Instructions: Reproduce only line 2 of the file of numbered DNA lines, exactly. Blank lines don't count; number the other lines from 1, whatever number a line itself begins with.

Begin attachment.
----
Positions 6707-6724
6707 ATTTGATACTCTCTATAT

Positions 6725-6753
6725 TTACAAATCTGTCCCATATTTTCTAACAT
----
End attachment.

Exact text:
6707 ATTTGATACTCTCTATAT